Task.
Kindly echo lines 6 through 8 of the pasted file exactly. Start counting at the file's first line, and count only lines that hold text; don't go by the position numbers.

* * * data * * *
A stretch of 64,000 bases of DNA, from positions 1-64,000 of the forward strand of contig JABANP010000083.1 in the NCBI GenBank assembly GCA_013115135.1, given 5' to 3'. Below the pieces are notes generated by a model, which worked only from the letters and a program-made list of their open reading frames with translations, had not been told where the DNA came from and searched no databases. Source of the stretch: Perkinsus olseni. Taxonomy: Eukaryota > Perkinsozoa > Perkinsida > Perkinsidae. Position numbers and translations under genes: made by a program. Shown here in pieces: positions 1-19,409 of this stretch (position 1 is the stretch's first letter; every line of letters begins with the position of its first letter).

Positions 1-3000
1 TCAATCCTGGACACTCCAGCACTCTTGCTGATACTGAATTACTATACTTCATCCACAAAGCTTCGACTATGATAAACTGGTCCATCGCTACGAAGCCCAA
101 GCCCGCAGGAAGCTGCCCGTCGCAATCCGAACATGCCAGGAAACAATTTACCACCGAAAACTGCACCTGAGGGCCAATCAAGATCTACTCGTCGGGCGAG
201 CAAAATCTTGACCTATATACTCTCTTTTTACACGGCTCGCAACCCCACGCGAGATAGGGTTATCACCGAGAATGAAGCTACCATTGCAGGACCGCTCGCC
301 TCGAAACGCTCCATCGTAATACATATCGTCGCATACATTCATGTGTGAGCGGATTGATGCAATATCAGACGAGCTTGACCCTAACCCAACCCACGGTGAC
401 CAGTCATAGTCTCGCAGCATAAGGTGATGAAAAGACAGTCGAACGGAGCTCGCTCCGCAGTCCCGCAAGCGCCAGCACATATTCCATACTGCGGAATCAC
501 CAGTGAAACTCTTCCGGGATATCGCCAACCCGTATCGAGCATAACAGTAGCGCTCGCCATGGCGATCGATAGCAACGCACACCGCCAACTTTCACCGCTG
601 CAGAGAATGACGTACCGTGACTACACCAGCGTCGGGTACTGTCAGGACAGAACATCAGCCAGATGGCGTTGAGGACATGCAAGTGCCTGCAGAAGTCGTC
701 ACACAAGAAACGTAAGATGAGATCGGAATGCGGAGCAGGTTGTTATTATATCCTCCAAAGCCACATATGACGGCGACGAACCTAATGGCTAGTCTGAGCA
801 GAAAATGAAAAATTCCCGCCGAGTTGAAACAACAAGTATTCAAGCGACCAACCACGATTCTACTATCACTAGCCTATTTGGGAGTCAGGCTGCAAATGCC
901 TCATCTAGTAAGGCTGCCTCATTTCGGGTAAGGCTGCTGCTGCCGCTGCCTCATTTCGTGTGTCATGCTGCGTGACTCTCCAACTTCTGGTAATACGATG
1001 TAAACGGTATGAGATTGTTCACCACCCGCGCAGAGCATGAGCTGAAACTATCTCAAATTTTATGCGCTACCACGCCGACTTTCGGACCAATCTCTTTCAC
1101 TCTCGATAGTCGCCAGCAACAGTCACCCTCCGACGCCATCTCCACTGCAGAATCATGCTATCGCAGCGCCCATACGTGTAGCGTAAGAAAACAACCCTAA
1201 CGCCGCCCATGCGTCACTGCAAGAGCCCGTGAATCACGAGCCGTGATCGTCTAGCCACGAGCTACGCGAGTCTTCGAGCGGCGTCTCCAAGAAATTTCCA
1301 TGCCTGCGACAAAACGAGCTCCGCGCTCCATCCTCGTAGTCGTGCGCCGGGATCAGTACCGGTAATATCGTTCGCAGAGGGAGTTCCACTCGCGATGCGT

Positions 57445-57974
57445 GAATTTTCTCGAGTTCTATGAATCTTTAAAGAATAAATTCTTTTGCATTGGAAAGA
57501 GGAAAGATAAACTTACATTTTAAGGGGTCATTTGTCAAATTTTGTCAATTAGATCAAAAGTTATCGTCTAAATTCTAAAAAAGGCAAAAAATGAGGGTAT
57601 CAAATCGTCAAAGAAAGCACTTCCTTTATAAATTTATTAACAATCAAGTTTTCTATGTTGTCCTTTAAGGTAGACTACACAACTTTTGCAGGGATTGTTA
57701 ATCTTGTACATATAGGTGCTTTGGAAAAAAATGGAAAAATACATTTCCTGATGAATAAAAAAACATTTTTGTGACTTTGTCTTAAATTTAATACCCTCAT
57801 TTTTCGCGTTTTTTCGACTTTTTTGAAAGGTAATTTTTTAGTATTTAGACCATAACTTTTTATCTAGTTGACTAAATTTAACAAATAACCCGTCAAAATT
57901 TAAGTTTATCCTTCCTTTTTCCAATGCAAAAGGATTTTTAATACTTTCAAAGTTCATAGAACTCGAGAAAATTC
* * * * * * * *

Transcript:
301 TCGAAACGCTCCATCGTAATACATATCGTCGCATACATTCATGTGTGAGCGGATTGATGCAATATCAGACGAGCTTGACCCTAACCCAACCCACGGTGAC
401 CAGTCATAGTCTCGCAGCATAAGGTGATGAAAAGACAGTCGAACGGAGCTCGCTCCGCAGTCCCGCAAGCGCCAGCACATATTCCATACTGCGGAATCAC
501 CAGTGAAACTCTTCCGGGATATCGCCAACCCGTATCGAGCATAACAGTAGCGCTCGCCATGGCGATCGATAGCAACGCACACCGCCAACTTTCACCGCTG